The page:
But these accidents occur due to bad driving, exploding car parts, and texting your mother to ask what's for tea, mid-roundabout.

So, what did you think of young writer Natalie Cox's column? Let us know at i@independent.co.uk

React Now

Latest stories from i100
Have you tried new the Independent Digital Edition apps?
iJobs Job Widget
iJobs General

Recruitment Genius: Account Manager

£20000 - £35000 per annum: Recruitment Genius: This full service social media ...

Recruitment Genius: Data Analyst - Online Marketing

£24000 - £35000 per annum: Recruitment Genius: We are 'Changemakers in retail'...

Austen Lloyd: Senior Residential Conveyancer

Very Competitive: Austen Lloyd: Senior Conveyancer - South West We are see...

Austen Lloyd: Residential / Commercial Property Solicitor

Excellent Salary: Austen Lloyd: DORSET MARKET TOWN - SENIOR PROPERTY SOLICITOR...

Day In a Page

Read Next
 

Tony Abbott: A man most Australian women would like to pat on the back...iron in hand

Caroline Garnar
Australian rapper Iggy Azalea performs in California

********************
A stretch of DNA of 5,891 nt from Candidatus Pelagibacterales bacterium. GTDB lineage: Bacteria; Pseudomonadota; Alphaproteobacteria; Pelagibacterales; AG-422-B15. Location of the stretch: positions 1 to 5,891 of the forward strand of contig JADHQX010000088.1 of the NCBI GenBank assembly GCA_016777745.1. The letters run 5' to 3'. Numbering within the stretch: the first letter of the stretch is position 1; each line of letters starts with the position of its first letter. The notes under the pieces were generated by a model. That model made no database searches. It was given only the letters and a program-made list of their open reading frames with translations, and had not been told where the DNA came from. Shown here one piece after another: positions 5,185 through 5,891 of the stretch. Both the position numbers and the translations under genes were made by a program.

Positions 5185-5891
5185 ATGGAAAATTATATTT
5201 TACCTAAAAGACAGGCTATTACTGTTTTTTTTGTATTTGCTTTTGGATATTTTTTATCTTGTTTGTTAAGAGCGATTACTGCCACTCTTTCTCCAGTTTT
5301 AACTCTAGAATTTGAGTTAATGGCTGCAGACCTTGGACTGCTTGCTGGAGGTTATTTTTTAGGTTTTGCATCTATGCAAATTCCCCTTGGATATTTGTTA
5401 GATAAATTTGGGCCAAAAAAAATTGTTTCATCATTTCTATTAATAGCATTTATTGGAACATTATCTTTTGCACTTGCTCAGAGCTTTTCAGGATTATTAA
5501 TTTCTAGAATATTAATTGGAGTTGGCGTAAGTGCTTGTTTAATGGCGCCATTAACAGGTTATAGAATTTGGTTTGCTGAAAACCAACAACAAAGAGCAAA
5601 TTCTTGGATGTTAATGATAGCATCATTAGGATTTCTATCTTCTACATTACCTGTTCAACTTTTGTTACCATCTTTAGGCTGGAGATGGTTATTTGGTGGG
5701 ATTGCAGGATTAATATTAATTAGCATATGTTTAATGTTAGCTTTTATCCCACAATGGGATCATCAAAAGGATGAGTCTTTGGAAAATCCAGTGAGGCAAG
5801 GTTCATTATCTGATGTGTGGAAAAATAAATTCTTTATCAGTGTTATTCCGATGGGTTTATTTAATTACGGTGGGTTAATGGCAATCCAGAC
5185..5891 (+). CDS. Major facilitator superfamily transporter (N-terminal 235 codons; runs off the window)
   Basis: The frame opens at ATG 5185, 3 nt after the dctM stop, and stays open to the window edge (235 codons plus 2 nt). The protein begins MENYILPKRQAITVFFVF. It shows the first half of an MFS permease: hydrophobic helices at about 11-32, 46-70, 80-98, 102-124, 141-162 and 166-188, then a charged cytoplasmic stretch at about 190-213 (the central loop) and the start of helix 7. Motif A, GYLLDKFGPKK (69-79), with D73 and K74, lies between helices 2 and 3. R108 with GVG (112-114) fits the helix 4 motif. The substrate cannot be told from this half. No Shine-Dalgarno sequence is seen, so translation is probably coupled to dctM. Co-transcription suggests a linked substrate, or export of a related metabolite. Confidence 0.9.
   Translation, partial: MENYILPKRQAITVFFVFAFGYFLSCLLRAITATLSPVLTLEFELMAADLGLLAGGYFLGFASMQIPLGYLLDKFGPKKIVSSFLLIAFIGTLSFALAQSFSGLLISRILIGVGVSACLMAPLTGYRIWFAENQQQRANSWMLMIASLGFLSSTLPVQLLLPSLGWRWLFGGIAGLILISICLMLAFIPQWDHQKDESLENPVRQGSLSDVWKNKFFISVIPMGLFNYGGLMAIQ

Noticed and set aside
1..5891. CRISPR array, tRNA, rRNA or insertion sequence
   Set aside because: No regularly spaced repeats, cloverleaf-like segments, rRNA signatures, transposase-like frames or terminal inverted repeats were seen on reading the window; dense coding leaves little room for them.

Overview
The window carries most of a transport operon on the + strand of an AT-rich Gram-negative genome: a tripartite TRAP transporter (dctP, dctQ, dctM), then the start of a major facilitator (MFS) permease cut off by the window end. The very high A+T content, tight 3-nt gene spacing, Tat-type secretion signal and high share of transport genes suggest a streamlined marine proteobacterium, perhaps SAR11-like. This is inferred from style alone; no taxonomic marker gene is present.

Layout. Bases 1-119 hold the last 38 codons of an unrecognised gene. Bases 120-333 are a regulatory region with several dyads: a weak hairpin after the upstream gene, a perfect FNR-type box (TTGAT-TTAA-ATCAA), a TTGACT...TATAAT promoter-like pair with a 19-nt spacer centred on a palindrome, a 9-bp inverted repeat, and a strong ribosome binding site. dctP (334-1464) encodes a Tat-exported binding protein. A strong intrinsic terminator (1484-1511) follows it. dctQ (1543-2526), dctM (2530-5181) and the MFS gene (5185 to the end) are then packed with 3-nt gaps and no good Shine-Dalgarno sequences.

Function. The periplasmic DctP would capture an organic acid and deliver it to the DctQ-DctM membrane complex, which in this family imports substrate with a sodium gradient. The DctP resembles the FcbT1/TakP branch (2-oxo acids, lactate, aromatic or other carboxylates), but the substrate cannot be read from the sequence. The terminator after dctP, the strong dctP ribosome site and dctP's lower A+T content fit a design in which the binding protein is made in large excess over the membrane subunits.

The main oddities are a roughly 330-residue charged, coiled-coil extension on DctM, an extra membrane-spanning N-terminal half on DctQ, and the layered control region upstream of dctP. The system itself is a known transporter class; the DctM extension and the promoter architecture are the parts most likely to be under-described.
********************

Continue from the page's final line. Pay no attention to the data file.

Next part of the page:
Hip hop is both racial and political, and for Iggy Azalea to suggest otherwise is insulting

Yomi Adegoke
Isis in Iraq: Yazidi girls killing themselves to escape rape and imprisonment by militants

'Jilan killed herself in the bathroom. She cut her wrists and hanged herself'

Yazidi girls killing themselves to escape rape and imprisonment
Ed Balls interview: 'If I think about the deficit when I'm playing the piano, it all goes wrong'

Ed Balls interview

'If I think about the deficit when I'm playing the piano, it all goes wrong'
He's behind you, dude!

US stars in UK panto

From David Hasselhoff to Jerry Hall
Grace Dent's Christmas Quiz: What are you – a festive curmudgeon or top of the tree?

Grace Dent's Christmas Quiz

What are you – a festive curmudgeon or top of the tree?
Nasa planning to build cloud cities in airships above Venus

Nasa planning to build cloud cities in airships above Venus

Planet’s surface is inhospitable to humans but 30 miles above it is almost perfect
Surrounded by high-rise flats is a little house filled with Lebanon’s history - clocks, rifles, frogmen’s uniforms and colonial helmets